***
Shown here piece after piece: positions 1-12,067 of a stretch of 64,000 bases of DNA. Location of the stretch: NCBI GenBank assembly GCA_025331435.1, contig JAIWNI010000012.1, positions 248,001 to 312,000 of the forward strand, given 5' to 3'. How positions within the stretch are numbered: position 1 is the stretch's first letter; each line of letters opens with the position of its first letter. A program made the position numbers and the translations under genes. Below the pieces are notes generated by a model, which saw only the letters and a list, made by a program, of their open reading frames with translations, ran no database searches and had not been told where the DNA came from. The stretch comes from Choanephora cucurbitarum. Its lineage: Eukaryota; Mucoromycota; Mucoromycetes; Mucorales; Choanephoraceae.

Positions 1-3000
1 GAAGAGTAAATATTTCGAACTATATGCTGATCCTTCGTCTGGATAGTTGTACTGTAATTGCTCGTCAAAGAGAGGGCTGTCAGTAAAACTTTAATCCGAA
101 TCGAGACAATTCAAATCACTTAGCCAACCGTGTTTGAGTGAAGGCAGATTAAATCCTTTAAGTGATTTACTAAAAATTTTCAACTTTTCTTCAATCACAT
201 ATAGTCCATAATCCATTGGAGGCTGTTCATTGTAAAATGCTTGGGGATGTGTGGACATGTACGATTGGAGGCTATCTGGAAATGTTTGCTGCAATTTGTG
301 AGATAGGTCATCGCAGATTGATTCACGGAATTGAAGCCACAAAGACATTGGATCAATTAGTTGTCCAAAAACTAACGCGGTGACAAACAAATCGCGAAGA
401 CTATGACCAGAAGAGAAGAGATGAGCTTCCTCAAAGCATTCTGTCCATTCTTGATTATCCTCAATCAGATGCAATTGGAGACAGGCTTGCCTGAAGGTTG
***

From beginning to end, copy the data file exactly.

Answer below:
Shown here piece after piece: positions 1-12,067 of a stretch of 64,000 bases of DNA. Location of the stretch: NCBI GenBank assembly GCA_025331435.1, contig JAIWNI010000012.1, positions 248,001 to 312,000 of the forward strand, given 5' to 3'. How positions within the stretch are numbered: position 1 is the stretch's first letter; each line of letters opens with the position of its first letter. A program made the position numbers and the translations under genes. Below the pieces are notes generated by a model, which saw only the letters and a list, made by a program, of their open reading frames with translations, ran no database searches and had not been told where the DNA came from. The stretch comes from Choanephora cucurbitarum. Its lineage: Eukaryota; Mucoromycota; Mucoromycetes; Mucorales; Choanephoraceae.

Positions 1-3000
1 GAAGAGTAAATATTTCGAACTATATGCTGATCCTTCGTCTGGATAGTTGTACTGTAATTGCTCGTCAAAGAGAGGGCTGTCAGTAAAACTTTAATCCGAA
101 TCGAGACAATTCAAATCACTTAGCCAACCGTGTTTGAGTGAAGGCAGATTAAATCCTTTAAGTGATTTACTAAAAATTTTCAACTTTTCTTCAATCACAT
201 ATAGTCCATAATCCATTGGAGGCTGTTCATTGTAAAATGCTTGGGGATGTGTGGACATGTACGATTGGAGGCTATCTGGAAATGTTTGCTGCAATTTGTG
301 AGATAGGTCATCGCAGATTGATTCACGGAATTGAAGCCACAAAGACATTGGATCAATTAGTTGTCCAAAAACTAACGCGGTGACAAACAAATCGCGAAGA
401 CTATGACCAGAAGAGAAGAGATGAGCTTCCTCAAAGCATTCTGTCCATTCTTGATTATCCTCAATCAGATGCAATTGGAGACAGGCTTGCCTGAAGGTTG